“Okay,” Woodruff said.

“Okay,” Bob replied.

Without another word, Woodruff turned and exited the breakroom.  The whistle blew and the factory burst to life as the machines began to chug and churn again.  Woodruff wiped a tear from his eye as he pushed open the heavy metal door under the exit sign.

As he walked across the factory parking lot, a parade of images danced through his mind.  He saw Bob flying through the air over a great white shark on a pair of water skis, then they were dancing with a herd of sloths to In-A-Gadda-Da-Vida, followed by the time they accidently broke Da Vinci’s prototype time machine in Milan.  Woodruff chuckled when he remembered the look on Da Vinci’s face when the inventor realized he was trapped in the 21st century.

“Priceless,” Woodruff grinned.

Woodruff pulled open the door to his cherry-red Karmann Ghia and slid into the driver’s seat.  When he turned on the car the voice of Celine Dion blared through the radio signing “All By Myself”.  Woodruff put his head on the steering wheel and sighed deeply.

Just then the passenger side door opened and Bob hopped in the car.

“Where to now?” Bob asked.

“What are you doing here?” a startled Woodruff asked.

“We just quit the crayon game.”

“I thought you were staying.”

“You said I couldn’t change your mind.”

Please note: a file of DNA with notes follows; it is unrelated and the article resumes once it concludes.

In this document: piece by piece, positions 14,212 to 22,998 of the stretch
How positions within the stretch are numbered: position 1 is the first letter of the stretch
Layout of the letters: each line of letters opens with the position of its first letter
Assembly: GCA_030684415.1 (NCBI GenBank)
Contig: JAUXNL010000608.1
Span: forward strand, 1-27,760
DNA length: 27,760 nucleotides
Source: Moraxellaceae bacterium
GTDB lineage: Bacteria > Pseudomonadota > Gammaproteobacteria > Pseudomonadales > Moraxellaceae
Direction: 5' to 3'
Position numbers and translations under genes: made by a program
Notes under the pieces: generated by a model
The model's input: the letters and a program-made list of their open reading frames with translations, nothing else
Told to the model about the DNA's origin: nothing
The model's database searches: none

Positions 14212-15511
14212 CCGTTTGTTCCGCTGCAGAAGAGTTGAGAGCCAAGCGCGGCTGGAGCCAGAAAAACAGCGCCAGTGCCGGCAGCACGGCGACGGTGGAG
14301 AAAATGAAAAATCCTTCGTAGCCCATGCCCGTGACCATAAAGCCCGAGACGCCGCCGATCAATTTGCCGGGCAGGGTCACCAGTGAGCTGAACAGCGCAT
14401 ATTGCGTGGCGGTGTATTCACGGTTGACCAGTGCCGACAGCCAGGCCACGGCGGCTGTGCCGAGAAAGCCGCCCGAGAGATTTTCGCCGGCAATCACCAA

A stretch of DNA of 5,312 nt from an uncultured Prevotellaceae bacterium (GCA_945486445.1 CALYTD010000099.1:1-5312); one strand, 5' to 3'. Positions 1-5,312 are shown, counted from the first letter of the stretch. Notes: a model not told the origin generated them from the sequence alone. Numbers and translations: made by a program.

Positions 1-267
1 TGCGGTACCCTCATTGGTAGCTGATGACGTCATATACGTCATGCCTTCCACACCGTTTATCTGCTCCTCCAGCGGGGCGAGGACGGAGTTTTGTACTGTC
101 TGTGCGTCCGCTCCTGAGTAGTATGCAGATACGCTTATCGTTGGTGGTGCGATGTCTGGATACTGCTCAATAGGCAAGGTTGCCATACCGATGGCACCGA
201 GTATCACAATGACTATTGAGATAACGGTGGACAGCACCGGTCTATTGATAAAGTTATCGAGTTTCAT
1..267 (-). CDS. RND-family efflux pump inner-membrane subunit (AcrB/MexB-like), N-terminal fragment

“Well what was all that ‘heck of a run’ stuff?”

“A heck of a run at the crayon factory.”

“Then why did you hug me?”

“It felt like a hugging moment.”

“But you were born for the crayon business,” Woodruff said.  “You’re just going to give it up?”

“We’ve got your list to finish,” Bob said.  “Besides, I don’t want to stay in the crayon game too long and end up like Fred.  That guy can’t tell Goldenrod from Dandelion.  It’s embarrassing.”

“And Janet’s surprise birthday cake?”

“I’m pretty sure it was sodium-free.”

“Sodium-free?”

“Sodium’s the new gluten.”

“And pay day?”

“Bazinga,” Bob said as he flashed two envelopes.  “And Dennis said I was welcome back any time.”

“At least we have that as a fall back,” Woodruff said.

“Uh, Dennis said I was welcome back any time,” Bob clarified.

“Ouch,” Woodruff said as he put the car in gear and backed out of the parking spot.

“Maybe if you had taken that Hot Wax Safety Seminar more seriously…” Bob said.

“If finding rainbow colored burns amusing is wrong, then I don’t wanna be right,” Woodruff said.

“So what’s next?” Bob said.

“Well, we’re a half days’ drive from the Canadian border,” Woodruff said.  “You still have that bear bell?”

Bob produced a large brass bell from the backseat and rang it back and forth.  Woodruff grinned as he shifted into drive and burned rubbed out of the parking lot.